Additionally, BMETs should feel comfortable:

  • Asking for extra time to complete a difficult job
  • Requesting better instruments and tools
  • Using their accrued PTO
  • Asking for scheduling flexibility
  • Requesting emotional support services

Flexible shift times help workers accommodate childcare, eldercare, and other family needs. It's challenging to do one's best work when these concerns are always on your mind. And like clinicians, BMETs can also experience work-related burnout and other stressors that impact mood and mental wellness.

Much research has shown that positive work environments have beneficial effects on employees. According to a 2022 study, "the workplace environment can improve the achievement-striving ability of the employees, and employees tend to bounce back in difficult situations."

Invest in BMET training

Cross-training is a way admins can optimize BMET resources. Cross-training provides backup for busier, more experienced techs with expertise in a particular set of equipment so that the senior techs can rely on trained colleagues for help with heavy workloads or coverage if they need to take a sick day or use vacation time.

In general, providing BMETs with any advanced training offers a range of benefits, including:

  • Increased staff knowledge and skills
  • Better efficiency
  • Higher quality repairs
  • More effective PM

Senior-level BMETs can provide in-house training. Offsite programs conducted by OEMs or repair specialists can take BMET education to the next level.

Upgrade technology

Budget constraints can discourage management from spending money on upgrading or replacing technician instruments. But the reality is that failing to invest in better tools and equipment can contribute to increased costs in lots of little ways and some more significant ways.

For example, replacing an older simulator with a new one could quickly improve BMET efficiency by up to 50%. Likewise, transitioning to an advanced inventory management system can streamline BMET workloads while improving PM schedules, increasing compliance, and improving response to device recalls.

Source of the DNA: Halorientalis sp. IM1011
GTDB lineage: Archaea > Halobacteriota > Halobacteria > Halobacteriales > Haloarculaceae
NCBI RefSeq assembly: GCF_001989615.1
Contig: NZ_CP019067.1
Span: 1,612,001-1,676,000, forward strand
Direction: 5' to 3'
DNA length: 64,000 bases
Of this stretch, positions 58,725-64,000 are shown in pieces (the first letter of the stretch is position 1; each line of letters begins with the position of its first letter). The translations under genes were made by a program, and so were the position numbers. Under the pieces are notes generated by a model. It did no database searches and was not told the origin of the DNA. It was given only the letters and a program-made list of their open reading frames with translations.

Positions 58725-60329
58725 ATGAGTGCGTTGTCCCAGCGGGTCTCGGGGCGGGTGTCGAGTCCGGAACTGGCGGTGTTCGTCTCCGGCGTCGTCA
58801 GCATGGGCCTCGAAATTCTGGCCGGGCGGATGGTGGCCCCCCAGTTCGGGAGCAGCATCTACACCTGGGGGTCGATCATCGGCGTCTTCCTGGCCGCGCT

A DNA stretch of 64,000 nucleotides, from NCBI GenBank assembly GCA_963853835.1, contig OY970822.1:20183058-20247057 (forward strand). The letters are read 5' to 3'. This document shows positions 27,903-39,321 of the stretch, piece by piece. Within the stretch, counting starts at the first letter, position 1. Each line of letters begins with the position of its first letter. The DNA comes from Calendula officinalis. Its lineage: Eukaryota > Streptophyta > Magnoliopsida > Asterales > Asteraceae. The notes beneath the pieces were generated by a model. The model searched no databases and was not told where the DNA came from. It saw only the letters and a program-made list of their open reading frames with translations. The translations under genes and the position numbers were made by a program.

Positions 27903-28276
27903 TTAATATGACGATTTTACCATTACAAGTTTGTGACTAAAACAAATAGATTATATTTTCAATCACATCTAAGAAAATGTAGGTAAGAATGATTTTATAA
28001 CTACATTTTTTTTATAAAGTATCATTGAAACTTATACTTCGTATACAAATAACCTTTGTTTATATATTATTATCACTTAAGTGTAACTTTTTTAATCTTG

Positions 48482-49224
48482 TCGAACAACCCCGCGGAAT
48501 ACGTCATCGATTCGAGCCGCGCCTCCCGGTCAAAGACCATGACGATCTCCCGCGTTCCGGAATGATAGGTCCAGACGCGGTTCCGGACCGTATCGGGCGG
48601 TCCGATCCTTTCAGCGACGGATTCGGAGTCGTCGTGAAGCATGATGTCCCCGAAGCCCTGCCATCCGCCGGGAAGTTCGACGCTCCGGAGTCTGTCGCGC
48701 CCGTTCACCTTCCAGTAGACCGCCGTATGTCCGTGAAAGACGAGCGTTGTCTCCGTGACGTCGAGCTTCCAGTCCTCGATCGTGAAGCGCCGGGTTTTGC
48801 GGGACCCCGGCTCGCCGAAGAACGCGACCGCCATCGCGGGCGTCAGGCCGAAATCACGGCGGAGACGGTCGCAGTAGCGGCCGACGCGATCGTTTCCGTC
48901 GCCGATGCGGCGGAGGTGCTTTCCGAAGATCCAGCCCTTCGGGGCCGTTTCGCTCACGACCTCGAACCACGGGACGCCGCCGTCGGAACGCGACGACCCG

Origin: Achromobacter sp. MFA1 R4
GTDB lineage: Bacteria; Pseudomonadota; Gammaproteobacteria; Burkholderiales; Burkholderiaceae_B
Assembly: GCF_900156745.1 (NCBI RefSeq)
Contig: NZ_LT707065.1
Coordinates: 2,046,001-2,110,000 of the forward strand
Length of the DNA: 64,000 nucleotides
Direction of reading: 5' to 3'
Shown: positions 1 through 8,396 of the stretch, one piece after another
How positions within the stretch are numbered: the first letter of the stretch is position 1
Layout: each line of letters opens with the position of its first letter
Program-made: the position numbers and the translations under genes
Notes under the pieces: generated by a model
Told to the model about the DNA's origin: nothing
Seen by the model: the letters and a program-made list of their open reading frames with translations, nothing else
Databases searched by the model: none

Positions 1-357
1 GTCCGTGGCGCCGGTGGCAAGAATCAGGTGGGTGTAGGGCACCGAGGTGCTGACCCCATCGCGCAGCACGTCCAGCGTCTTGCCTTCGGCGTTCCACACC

Collect meaningful data

"In this field, data matters," says Olomajeye. "The more detailed you make your data, the more of a case you can make." Admins should collect as much data as possible regarding work hours, labor time, repair times, time spent using specific equipment, and time BMETs spend doing "non-essential" tasks.

Detailed, specific data can back up requests to upper management for more staff, new gear, or BMET training.

Supporting BMETs makes financial sense

BMETs are highly skilled technicians whose work directly affects medical equipment costs. Their work extends device lifespans and boosts ROI. Biomed techs help healthcare organizations avoid costs associated with device failure and adverse patient events. By reducing risk and keeping hospital devices on the floor, BMETs enhance patient outcomes. Hospitals, in the business of patient-centered care, can't afford to overlook the contributions–and needs–of their BMET workforce.

The experienced BMETs at Elite Biomedical Solutions provide high-quality equipment repairs and repair support for hospital BMETs. Elite offers customized BMET training programs conducted at our state-of-the-art training facility by senior-level technicians. Elite is a proud USA manufacturer of OEM quality parts for telemetry systems and infusion pumps. Contact us for more information.